The federal government should be wary of calls, backed by provincial premiers and other groups, for special tax breaks and new forms of financial aid for Canada's order-starved shipbuilders.
This sector is certainly depressed. Employment has fallen to 3,500 from 12,000 in the early 1990s. Despite a well-trained workforce, generally competitive labour costs and substantial investments in advanced technology, exports have dropped to 11% of output compared with 50% two decades ago. Nonetheless, preferential treatment would be counterproductive and would breed continuing dependency on government support.
The government should, however, press more aggressively for wider access to export markets, particularly the heavily protected U.S. market. It's there that our niche-vessel sales opportunities would be substantial if trade rules were liberalized.
Opening up this market will be difficult. The U.S. Congress has shown little inclination to change the 1920 Merchant Marine Act provisions that require cargo shipped between U.S. ports to be carried in vessels that are U.S.-owned, built, crewed and flagged. Commonly known as the Jones Act, this legislation effectively shuts our shipbuilders out of the U.S. market.
Still, there's a fresh opportunity to tackle the market access issue in the World Trade Organization's new round of negotiations on trade in services. Marine transport will be on the agenda eventually. Pierre Pettigrew, Canada's Trade Minister, has promised a strong stand on behalf of our marine industry.
Many business groups in the U.S. also want the restrictions dismantled. The Jones Act Reform Coalition says they keep marine transportation costs in the U.S. higher than otherwise, by up to 25%.
Curiously, the measures are exempt from the North American Free Trade Agreement. Our negotiators screwed up big time on this, and the issue needs reopening. Repeal of the Jones Act should be the goal, or at least an amendment that exempts Canadian-built vessels and also opens up repair work to our shipyards. U.S. domestic-fleet ships must now be serviced and repaired pretty well exclusively by U.S. firms. Canadian yards can do this work only in emergencies, and even this is limited.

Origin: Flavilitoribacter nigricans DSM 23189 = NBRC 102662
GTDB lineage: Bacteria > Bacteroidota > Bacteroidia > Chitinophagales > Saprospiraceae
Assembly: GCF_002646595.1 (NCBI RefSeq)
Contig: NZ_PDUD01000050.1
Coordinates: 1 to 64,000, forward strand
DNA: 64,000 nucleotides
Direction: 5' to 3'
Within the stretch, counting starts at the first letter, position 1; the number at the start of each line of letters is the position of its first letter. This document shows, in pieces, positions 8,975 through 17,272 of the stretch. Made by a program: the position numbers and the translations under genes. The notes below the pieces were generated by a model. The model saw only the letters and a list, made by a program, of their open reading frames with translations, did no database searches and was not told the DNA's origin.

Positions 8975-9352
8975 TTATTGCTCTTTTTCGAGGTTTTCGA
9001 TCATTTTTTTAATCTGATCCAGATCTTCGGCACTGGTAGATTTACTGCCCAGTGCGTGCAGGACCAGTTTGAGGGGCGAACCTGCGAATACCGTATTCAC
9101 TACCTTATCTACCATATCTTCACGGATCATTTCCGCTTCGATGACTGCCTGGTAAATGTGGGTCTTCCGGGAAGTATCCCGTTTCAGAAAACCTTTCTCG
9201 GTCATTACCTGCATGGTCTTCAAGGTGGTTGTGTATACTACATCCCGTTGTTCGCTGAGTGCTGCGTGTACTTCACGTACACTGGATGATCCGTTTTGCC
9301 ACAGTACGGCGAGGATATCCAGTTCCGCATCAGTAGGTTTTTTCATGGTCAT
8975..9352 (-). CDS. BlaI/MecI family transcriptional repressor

Our hands aren't clean either, though. We impose a 25% tariff on the import of non-NAFTA ships. Canadian government vessels must be replaced and repaired in Canada. Yet, by contrast to the United States, the Canadian market is fairly wide open. We have cabotage provisions, but it's easy for U.S.-built ships to get registration to operate in our waters.
The U.S. government claims it no longer subsidizes its shipbuilders directly. But preferential financing includes government-guaranteed loans at attractive rates that can cover up to 87.5% of construction costs and be amortized over 25 years. Through the Export Development Corp., our government is also in the financing game. But EDC support is limited to 80% of the cost, an eight-year term and OECD guideline rates of around 8%.
The European Union allows 10-year financing at three percentage points below going market rates. Some Asian shipyards are reportedly selling vessels below cost. Ironically, a Chinese shipyard is building two freighters for Canada Steamship Lines, a company owned by Paul Martin, our Finance Minister.
The Shipbuilding Association of Canada estimates direct European construction subsidies at 4.5% to 9%, and those in Asia at up to 30%. Irving Shipbuilding Inc. of Saint John, N.B. says European countries are trying to compete with Asian yards through additional subsidies and special financial-aid packages. Spain and Germany have increased shipbuilding subsidies. Norway has introduced a new subsidy for fishing vessels, Britain for ship repairs.
In terms of tonnage on order, Canada's share of the international market in recent years has been minuscule, less than half of 1%, compared with Japan and South Korea at 40% each, Europe 10% and the United States 1%. Countries such as Norway, Spain and Britain, with similar-sized yards, are going after the same market niches as our shipbuilders rather than the very large tankers and bulk carriers built by the Japanese and South Koreans.
The Canadian Committee on Shipbuilding & Policy, an ad hoc group, wants John Manley, the Industry Minister, to hold a national summit on the industry's future. In a joint submission, the Shipbuilding Association of Canada and Marine Workers Federation have asked the government to come up with an improved export-financing and loan-guarantee program that's on par with the United States. They also want a new refundable tax credit, higher Canadian content provisions and increased government investment in Canadian Coast Guard equipment and other marine infrastructure. They would retain all of our present protectionist measures and special investment incentives, and say we should introduce our own Jones Act provisions if the United States doesn't give an exemption.
Some kind of public forum on our shipbuilding industry's problems could help put these issues in perspective. But the solution lies in negotiating an end to market-access barriers and to all forms of subsidies. It does not lie in getting into a subsidy-and-financing fight with other governments.
(Neville Nankivell National Post, May 13, 2000)
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